Wage Growth in the United States-Positive Factors and Counterweights
A blog by Frederic Slade, CFA, Assistant Vice President and Senior Director, Investments, Pentegra Retirement Services – June 15, 2016
It has been well documented that real (inflation-adjusted) wages have been relatively stagnant over the past 15 years. The tables below show that while there has been movement both up and down, there has been no clear long-term upward trend.
It would take many pages to discuss the all of the drivers of this pattern of sluggish wages. However, it is instructive to look at several factors that should be expected to enhance wage growth but that have also been counter-weights to wage growth:
|Factor||Pro Wage Growth||Counter-weight to Wage Growth|
|Education||There has been significant growth in higher educational attainment1; this should lead to higher lifetime earnings potential.||Higher levels of student debt; industrial productivity gains that have replaced trained workers; supply/demand imbalances in certain occupations such as engineering and software.|
|Economy||The recovery from the 2008-09 recession should have generated increased pay levels.||Wages didn’t come down significantly during the 2008-09 recession; therefore, employers have been reluctant to re-adjust pay to higher levels.|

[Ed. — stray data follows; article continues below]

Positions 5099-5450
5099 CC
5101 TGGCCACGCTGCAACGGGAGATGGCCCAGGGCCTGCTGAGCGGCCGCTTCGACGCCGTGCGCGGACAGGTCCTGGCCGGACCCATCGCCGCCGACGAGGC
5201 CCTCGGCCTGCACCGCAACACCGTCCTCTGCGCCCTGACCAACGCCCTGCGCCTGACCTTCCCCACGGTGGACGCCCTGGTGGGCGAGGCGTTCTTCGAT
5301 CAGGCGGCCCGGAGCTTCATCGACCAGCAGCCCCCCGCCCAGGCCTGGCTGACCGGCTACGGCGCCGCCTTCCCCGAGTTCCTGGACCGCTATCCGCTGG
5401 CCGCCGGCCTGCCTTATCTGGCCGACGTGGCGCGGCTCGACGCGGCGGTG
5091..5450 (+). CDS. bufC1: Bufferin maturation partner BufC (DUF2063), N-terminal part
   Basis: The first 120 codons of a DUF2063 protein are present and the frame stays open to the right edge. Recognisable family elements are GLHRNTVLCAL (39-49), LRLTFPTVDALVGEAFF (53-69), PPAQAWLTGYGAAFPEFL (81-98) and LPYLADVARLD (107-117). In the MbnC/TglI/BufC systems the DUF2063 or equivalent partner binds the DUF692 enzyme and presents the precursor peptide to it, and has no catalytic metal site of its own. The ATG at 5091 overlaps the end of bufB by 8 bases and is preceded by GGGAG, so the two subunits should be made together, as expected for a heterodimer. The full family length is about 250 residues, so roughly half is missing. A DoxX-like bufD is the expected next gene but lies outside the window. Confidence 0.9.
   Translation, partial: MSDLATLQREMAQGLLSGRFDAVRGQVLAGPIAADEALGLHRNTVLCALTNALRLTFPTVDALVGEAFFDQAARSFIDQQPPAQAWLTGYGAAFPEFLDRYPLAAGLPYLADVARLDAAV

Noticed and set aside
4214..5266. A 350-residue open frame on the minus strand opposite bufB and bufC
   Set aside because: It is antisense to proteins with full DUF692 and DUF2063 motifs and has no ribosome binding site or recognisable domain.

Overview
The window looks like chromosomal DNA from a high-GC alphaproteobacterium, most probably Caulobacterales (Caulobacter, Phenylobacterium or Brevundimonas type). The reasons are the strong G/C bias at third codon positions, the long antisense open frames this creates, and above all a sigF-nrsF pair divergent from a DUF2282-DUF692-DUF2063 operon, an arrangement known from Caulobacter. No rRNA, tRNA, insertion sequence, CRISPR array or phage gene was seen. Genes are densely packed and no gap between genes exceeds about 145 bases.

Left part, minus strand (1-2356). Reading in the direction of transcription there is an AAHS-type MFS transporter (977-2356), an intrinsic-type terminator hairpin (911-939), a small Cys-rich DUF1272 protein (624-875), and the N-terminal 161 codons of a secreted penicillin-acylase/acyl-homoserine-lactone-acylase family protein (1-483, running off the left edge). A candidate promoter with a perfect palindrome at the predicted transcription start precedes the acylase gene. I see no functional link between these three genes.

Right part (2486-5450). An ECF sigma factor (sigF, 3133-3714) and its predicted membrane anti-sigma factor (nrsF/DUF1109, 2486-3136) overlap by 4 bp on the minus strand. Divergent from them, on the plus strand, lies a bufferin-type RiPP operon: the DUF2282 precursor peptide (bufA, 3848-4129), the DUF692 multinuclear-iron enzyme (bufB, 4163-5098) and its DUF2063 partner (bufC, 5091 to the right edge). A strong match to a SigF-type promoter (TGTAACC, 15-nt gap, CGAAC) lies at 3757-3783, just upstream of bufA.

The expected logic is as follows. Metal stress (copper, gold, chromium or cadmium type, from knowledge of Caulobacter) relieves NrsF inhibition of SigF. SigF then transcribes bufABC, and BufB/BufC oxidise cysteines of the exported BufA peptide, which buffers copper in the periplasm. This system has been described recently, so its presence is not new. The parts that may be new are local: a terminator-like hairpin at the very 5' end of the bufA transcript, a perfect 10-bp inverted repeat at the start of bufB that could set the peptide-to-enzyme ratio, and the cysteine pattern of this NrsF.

|Benefits||As an important element of employee compensation, employee benefits have risen by 3.4%/year over the past 15 years2||An increase in part-time workers without benefits, who are paid less than full time workers.|
|Employment||Unemployment is at 5%, employment is growing at 200,000 per month; this should put upward pressure on wages.||Significant number of part-time workers (unemployed plus part-time=10%); over 37% of population not in labor force.|
|Industry Mix||Manufacturing wages have been stable and increasing by 2.2% per year over the past 10 years.3||Loss of manufacturing jobs overseas and to the service sector- 2 million in job losses over the past 10 years.4|
In summary, the above table, which only begins to address the complex issue of pay growth in the United States, suggests that there have been economic and industry forces that should have provided greater impetus to wage growth, but have also acted as counter-weights.
1. The number of persons in the US age 25 and older or more who have completed at least 4 years of college increased by more than 57% between 2000 and 2015 (source: United States Census Bureau).
2. Sources: Bureau of Labor Statistics, Bloomberg.
3. Source: Bureau of Labor Statistics.
4. Sources: Bureau of Labor Statistics, Bloomberg.
NOTE: Information presented herein is for discussion and illustrative purposes only and is not a recommendation or an offer or solicitation to buy or sell any securities. Past performance is not a guarantee of future results.